In my lab, different discussions played out. The older students on the other side of the exam expressed frustration that future PhD candidates wouldn’t suffer through the exams like they had to. I attempted to explain that perhaps the change was designed to address the inequalities in the department. However, I don’t think this point was taken seriously. One student expressed how good it felt when he passed, and a fellow first year lamented that he felt cheated out of the opportunity to feel that same pride. 

There is undeniable irony in white guys complaining that this change was causing them to lose out on some self-indulgent pride, while I was vulnerable enough to express my fears that, as a woman, I might be at a disadvantage. I left this discussion feeling as though they either didn’t acknowledge my point, or simply didn’t care that women were less likely to pass than men. There I was, so nervous about the shame and disappointment I would feel should I fail, while this man was so certain of his future success he couldn’t relate to my anxieties about not passing.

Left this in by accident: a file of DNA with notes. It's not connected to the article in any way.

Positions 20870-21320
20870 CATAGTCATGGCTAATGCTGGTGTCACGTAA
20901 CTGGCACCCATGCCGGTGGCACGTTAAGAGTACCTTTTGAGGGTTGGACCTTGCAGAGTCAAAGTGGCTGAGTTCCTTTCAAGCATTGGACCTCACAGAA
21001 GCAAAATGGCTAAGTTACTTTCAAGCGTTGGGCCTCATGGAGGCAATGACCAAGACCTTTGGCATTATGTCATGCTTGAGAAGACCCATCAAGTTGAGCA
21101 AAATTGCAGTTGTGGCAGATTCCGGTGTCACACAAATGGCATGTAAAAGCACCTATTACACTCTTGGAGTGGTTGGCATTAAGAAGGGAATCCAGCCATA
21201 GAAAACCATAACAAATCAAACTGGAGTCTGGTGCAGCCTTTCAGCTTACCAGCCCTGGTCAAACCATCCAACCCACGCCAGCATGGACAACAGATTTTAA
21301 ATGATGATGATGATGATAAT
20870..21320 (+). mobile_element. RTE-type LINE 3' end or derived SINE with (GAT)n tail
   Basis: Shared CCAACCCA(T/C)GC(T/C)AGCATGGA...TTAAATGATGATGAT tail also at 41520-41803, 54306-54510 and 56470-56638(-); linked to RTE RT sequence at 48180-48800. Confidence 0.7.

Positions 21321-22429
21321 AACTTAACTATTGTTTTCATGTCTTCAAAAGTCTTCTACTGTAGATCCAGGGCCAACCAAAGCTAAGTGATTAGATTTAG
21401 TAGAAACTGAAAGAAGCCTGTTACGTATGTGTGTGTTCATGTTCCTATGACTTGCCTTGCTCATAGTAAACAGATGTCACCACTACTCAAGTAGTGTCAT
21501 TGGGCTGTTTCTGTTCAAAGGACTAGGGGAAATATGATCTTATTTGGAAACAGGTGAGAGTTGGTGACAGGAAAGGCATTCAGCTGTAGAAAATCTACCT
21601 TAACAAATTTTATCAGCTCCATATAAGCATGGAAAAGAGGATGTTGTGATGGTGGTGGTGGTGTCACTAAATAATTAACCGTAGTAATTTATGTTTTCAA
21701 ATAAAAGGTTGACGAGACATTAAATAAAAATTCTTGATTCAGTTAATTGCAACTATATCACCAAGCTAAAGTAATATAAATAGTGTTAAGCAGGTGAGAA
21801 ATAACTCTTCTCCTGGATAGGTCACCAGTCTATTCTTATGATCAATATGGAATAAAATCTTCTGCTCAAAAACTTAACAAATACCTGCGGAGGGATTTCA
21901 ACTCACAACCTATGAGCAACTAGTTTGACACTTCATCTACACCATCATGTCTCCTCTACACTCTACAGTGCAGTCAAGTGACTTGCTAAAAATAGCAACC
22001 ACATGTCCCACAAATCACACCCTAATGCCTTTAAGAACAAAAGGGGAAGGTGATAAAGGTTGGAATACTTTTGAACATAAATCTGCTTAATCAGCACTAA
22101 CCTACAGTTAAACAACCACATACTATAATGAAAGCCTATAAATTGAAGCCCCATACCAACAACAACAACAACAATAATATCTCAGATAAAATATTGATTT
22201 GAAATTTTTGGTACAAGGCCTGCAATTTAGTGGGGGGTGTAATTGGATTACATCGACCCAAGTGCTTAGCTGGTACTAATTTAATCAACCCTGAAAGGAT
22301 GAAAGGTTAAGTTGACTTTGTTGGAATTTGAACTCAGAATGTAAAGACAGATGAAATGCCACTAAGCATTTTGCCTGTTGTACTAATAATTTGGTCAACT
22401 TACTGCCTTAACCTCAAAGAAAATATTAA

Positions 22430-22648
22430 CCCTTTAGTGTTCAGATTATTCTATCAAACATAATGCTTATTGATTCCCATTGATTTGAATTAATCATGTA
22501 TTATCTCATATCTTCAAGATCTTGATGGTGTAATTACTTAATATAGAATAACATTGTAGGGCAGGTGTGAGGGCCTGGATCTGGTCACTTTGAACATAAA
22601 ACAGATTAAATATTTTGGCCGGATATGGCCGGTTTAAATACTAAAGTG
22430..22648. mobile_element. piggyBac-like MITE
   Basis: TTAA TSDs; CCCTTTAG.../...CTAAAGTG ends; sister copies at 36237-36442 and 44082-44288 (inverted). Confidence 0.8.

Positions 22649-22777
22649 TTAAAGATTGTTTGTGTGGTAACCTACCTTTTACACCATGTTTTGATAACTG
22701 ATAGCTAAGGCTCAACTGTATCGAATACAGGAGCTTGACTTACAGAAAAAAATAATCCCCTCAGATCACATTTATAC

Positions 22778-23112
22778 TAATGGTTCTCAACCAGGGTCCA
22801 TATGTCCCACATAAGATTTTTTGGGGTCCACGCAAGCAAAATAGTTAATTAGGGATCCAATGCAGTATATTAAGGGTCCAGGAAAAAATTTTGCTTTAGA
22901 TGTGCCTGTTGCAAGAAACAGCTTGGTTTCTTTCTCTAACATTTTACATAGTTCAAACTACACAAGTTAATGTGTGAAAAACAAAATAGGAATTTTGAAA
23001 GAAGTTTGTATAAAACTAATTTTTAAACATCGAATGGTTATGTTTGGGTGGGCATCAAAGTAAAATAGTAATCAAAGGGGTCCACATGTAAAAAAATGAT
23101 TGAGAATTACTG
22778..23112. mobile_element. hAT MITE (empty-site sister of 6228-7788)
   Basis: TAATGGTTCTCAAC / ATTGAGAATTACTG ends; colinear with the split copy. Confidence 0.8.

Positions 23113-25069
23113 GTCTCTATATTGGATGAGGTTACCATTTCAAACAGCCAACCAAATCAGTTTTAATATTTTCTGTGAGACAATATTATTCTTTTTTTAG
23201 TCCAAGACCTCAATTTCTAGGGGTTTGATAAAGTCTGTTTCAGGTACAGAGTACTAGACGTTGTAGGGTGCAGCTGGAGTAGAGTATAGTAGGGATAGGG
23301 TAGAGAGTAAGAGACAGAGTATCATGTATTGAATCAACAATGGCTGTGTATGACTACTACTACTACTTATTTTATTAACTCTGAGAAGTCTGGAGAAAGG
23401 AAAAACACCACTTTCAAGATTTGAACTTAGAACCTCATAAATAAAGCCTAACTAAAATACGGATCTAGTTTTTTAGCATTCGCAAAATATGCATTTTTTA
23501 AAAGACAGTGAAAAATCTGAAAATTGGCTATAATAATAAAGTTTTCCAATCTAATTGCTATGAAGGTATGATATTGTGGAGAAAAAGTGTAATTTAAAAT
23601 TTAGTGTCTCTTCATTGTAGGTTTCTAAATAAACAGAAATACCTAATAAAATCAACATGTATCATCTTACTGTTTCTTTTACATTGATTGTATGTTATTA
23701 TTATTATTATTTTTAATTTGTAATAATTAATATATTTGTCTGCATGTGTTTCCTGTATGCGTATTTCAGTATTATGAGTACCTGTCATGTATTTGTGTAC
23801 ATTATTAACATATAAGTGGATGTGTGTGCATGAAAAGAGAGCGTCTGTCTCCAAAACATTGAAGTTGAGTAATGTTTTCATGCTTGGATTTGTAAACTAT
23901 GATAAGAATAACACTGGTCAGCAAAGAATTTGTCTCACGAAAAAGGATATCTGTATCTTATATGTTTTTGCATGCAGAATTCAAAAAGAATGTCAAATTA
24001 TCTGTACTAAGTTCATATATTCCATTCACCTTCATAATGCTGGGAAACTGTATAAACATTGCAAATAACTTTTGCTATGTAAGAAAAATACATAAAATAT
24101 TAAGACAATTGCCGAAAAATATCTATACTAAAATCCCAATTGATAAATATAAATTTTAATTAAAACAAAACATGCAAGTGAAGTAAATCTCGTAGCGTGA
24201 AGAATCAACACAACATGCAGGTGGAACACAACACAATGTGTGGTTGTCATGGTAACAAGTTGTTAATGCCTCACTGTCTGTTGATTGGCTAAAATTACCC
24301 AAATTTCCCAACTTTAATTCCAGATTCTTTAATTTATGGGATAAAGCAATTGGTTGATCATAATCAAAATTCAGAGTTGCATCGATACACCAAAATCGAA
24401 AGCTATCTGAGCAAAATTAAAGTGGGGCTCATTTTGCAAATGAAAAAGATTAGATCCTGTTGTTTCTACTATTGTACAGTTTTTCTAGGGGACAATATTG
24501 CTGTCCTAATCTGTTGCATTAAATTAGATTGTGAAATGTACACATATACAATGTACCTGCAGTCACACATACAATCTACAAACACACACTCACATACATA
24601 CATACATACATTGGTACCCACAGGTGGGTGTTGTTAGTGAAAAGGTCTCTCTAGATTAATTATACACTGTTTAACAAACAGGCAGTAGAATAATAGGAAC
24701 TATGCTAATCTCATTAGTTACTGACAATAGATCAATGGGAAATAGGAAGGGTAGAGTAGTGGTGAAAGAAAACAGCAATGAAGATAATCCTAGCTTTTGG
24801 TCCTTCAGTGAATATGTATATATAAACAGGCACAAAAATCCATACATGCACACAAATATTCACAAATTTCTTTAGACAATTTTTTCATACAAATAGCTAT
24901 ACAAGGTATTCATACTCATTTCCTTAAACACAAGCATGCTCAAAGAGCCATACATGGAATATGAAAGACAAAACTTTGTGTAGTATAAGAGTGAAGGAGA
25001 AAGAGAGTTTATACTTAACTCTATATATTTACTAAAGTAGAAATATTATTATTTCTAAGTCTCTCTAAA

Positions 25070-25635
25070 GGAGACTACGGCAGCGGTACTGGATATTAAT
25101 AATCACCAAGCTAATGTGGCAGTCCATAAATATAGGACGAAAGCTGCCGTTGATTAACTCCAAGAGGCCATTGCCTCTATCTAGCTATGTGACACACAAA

Most of the faculty members in my department are white1 and male. I have heard (anecdotally, of course) that our department has a hard time retaining faculty members who are not white and male, which is another clear indicator of the structural issues at play here. Therefore, during the qualifying exams, white male students stand in front of a panel of mostly white males. In these cases, might it be possible that white male students would feel more at ease in these spaces than women and minorities? Might it be possible that faculty subconsciously see a younger version of themselves in said student, and subconsciously grant them concessions they might not give to others?